1. These two applications arise out of proceedings for the setting aside of a certain Court sale.
2. The sale was held on the 22nd April 1912 and was confirmed on the 23rd of May of that year.
3. Sometime towards the close of 1913 the judgment-debtor applied under Order XXI, Rule 90, to have the sale set aside.
4. This application came on for hearing on the 25th July 1914 when both parties, i.e., the judgment-debtor and the auction-purchaser applied for time. Both applications were rejected, and the petitioner taking no farther steps his application was dismissed for default.
5. On the 28th July, the petitioner applied that the order should be reviewed and his application for setting aside the sale restored. This application for review or restoration was dismissed or rejected on the 15th January 1915.
6. Against both orders of rejection or dismissal appeals were preferred to the District Judge. Both appeals were decreed on the 25th July 1915.
7. The auction-purchaser has now obtained the present Rule calling upon the opposite parties to show cause why the District Judge's orders should not fee set aside on the ground that in neither case did an appeal lie.
8. In support of the Rule, it is first contended that the order dismissing the application to set aside the sale was made in the absence of both parties. If so, and if the provisions of Order IX apply, the order was one under Order IX, Rule 3, and the application to have it set aside was one Under Order IX, Rule 4. Against an order rejecting an application under Order IX, Rule 4, Order XLIII provides no appeal.
9. We are unable to accede to this contention. No doubt in the first Court's order of the 28th July dismissing the application for setting aside the sale, it is stated that both parties had been in default. But by part of the same order an application made by the opposite party (the auction-purchaser) is rejected. The inference is that he was present. No suggestion to the contrary appears to have been made in the Court of Appeal and on what after all is a question of fact we do not think that we should differ from the District Judge.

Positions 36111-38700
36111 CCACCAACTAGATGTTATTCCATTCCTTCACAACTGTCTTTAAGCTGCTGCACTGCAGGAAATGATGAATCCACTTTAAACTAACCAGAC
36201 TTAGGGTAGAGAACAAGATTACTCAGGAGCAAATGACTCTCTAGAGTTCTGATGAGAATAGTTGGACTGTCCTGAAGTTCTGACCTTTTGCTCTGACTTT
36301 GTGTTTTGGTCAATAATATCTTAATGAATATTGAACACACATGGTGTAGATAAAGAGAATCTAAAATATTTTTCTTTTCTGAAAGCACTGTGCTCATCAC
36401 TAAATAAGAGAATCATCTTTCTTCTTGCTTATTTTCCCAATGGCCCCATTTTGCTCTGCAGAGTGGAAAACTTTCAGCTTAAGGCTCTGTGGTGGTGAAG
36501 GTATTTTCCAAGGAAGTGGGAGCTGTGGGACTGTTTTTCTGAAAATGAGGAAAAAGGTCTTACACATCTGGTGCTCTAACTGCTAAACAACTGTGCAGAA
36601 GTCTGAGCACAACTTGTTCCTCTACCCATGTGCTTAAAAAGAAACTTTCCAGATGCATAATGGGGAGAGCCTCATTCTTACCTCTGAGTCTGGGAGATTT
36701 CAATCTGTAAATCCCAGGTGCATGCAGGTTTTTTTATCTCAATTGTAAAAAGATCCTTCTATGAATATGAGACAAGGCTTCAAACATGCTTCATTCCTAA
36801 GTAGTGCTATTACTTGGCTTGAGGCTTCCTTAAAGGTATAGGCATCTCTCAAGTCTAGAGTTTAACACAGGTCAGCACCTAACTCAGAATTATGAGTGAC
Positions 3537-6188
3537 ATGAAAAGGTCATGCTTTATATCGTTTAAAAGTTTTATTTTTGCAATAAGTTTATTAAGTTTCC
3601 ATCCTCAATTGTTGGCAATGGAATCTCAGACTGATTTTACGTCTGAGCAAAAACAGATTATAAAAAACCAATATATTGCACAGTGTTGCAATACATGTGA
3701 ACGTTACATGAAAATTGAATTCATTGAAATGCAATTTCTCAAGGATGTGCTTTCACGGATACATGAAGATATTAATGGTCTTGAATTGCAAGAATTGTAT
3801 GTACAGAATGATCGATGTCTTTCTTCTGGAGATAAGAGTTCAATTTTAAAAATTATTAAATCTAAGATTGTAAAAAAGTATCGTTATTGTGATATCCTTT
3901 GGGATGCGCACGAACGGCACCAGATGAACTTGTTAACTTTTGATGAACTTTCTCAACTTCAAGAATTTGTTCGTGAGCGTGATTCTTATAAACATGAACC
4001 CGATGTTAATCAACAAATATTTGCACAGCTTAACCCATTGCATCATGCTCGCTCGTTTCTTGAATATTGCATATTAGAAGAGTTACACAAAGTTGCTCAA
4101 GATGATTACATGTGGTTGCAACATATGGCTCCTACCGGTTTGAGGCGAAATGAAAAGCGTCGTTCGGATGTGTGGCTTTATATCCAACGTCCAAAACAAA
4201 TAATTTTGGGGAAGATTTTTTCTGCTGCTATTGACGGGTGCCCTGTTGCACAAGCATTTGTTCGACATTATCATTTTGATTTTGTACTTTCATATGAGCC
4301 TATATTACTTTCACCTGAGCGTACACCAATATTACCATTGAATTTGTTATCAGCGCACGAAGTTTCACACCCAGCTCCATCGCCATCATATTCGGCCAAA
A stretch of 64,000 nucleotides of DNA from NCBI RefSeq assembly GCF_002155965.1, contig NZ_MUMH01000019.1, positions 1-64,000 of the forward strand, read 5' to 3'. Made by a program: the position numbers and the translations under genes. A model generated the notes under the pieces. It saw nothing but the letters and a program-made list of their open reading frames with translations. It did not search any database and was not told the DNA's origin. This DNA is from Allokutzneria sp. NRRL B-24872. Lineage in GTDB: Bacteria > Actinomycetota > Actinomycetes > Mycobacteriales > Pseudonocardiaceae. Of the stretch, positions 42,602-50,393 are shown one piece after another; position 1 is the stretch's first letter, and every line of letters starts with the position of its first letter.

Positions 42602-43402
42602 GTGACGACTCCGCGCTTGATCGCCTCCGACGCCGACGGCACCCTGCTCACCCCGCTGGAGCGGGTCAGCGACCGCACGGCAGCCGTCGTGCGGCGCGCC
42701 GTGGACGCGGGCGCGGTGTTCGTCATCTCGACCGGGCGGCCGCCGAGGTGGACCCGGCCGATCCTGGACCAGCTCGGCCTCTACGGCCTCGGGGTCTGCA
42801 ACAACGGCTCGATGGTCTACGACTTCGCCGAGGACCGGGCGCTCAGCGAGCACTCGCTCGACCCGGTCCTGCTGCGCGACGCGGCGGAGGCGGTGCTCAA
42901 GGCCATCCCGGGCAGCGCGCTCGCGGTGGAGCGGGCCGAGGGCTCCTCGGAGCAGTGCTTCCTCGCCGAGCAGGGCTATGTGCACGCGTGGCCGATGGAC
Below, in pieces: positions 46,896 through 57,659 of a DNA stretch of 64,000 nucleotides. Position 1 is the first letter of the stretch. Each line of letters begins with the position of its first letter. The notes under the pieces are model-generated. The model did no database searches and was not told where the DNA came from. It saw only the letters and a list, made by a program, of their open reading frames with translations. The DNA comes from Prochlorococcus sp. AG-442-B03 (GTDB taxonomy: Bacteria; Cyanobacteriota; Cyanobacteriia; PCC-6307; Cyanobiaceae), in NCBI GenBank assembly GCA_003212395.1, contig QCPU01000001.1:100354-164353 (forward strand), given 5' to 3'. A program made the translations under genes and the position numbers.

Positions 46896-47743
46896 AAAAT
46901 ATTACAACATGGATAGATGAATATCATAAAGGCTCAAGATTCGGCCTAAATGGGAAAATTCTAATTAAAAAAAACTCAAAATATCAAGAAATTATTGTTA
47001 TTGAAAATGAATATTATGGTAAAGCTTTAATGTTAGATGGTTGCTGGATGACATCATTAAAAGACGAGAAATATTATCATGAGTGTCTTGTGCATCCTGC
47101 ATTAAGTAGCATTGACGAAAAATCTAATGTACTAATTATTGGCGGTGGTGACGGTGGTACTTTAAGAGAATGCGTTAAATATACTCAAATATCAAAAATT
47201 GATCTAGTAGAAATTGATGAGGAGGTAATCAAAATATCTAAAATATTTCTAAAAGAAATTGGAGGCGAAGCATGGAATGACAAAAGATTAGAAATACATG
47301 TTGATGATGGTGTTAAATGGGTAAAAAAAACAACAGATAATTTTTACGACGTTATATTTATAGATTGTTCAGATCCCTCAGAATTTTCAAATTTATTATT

10. It follows that if the provisions of Order IX apply to applications for setting aside sales, the application in the present case was dismissed under Order IX, Rule 8, and the application to have that dismissal set aside was made and rejected under Order IX, Rule 9.
11. The question in the Rule then is whether by virtue of the provision of Order IX, Rule 9, and of Order XLIII, Rule 1, Clause (c) an appeal lies against an order refusing to restore an application made under Order XXI, Rule 90, and dismissed for default.
12. We can see no reason in principle why Order IX, Rule 9 should not be held applicable to applications for setting aside sales and in support of the view that the rule does apply in such cases we have direct authority in Diljar Mikha Bibi v. Hemanta Kumar Roy (2) and in Safdar Ali v. Kishun Lal (3). We, therefore, hold Order IX, Rule 9, to be applicable.
13. The next question then is whether Order XLIII, Rule 1, Clause (c), confers a right of appeal against an order made under Order IX, Rule 9, refusing to restore an application for the setting aside of sale. In other words, the question is whether for the purpose of Order XLIII Rule 1(c), an application for the setting aside of a sale is a suit.
14. There can be no doubt, we think, that an application to set aside a sale is a proceeding which may terminate in an adjudication such as is referred to in Section 2 of the Code, and if the question had been res integra we should have been prepared to hold that it was a suit within the meaning of Order XLIII. Rule 1. Clause (c).
15. But in a series of cases of which the latest is Charu Chandra Ghosh v. Chandi Charan Roy (1) the contrary view has been taken and in the present case, as it is open to us to interfere under Section 115 of the Code, we are not disposed to make a reference to the Full Bench.
16. From the order of the District Judge it is clear that in dismissing and again in refusing to restore the application, the Munsif erred in attributing to the applicant a default or laches which was in fact the default or laches of the Court and its officers. Proceeding, therefore, in our revisional jurisdiction we adopt as our own the order made by the Subordinate Judge on the 22nd July 1915, in so far as it sets aside the orders made by the Munsif on the 25th July 1914 and 15th January 1915, and direct that the Munsif do now proceed to hear the application for setting aside the sale, and determine the same on the merits. Costs in all Courts will abide the result. We assess the hearing fee in this Court at two gold mohurs.